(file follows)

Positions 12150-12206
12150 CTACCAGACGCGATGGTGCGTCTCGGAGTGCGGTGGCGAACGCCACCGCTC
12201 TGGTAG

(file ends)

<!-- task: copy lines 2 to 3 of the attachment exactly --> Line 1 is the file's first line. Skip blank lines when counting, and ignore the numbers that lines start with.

12150 CTACCAGACGCGATGGTGCGTCTCGGAGTGCGGTGGCGAACGCCACCGCTC
12201 TGGTAG